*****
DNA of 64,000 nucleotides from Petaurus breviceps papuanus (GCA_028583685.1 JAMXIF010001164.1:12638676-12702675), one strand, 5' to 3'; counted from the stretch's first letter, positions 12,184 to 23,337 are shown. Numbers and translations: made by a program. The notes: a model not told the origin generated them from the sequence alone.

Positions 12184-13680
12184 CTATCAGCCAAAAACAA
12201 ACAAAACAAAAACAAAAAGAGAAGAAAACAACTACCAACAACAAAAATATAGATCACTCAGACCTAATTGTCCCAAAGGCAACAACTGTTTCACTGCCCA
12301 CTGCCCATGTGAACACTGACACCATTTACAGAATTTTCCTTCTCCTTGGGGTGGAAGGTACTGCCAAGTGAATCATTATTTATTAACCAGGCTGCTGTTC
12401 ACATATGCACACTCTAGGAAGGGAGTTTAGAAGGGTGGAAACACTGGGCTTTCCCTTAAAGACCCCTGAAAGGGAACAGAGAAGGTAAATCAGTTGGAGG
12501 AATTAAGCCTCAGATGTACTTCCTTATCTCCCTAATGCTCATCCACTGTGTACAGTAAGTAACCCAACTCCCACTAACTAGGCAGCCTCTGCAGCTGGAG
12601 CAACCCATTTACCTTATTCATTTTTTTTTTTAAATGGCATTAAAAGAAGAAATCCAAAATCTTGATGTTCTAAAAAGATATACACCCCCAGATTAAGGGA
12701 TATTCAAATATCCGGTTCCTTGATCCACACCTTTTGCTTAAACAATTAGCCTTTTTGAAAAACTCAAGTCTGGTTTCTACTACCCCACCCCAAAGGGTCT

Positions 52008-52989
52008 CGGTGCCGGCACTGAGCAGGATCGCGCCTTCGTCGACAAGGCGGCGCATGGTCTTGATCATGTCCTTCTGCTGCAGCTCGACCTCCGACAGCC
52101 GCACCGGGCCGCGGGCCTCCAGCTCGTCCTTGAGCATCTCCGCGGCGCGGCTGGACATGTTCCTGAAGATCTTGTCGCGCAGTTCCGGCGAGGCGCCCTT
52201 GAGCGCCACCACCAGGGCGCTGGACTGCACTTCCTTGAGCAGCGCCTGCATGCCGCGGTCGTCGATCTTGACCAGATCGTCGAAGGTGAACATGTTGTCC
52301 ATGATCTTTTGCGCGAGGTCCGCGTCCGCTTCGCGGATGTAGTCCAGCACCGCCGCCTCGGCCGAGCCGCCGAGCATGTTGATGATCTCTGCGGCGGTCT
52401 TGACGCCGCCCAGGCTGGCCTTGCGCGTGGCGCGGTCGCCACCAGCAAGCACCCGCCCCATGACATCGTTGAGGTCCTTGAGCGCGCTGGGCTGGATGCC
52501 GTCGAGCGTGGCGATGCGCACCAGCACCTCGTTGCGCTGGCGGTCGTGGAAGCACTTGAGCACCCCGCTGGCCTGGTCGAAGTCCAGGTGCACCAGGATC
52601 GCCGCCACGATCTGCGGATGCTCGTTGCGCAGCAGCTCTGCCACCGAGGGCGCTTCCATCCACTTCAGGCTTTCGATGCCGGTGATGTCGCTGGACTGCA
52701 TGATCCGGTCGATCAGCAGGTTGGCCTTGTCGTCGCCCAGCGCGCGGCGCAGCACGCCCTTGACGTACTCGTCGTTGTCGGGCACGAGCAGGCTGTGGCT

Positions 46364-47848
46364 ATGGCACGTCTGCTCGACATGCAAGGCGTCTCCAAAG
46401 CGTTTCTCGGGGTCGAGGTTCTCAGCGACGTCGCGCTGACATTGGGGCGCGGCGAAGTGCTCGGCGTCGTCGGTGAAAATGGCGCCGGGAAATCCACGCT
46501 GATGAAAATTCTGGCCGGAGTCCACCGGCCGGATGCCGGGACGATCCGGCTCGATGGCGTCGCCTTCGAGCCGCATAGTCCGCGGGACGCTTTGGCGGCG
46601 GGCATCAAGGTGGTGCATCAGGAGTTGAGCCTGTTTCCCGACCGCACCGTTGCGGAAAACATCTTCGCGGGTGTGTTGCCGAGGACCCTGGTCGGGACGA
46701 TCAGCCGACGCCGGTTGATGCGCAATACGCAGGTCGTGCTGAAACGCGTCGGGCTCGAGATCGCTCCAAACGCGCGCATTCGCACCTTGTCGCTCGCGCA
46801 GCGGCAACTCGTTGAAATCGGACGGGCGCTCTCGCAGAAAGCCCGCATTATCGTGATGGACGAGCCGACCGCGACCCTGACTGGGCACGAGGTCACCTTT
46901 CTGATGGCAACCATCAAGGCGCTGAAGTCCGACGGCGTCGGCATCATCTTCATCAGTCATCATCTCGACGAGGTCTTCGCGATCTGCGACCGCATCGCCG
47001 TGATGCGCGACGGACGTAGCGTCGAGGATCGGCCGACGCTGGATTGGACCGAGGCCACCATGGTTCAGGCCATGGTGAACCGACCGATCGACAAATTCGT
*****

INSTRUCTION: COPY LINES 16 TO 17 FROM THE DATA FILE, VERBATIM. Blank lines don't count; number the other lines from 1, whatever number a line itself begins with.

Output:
52501 GTCGAGCGTGGCGATGCGCACCAGCACCTCGTTGCGCTGGCGGTCGTGGAAGCACTTGAGCACCCCGCTGGCCTGGTCGAAGTCCAGGTGCACCAGGATC
52601 GCCGCCACGATCTGCGGATGCTCGTTGCGCAGCAGCTCTGCCACCGAGGGCGCTTCCATCCACTTCAGGCTTTCGATGCCGGTGATGTCGCTGGACTGCA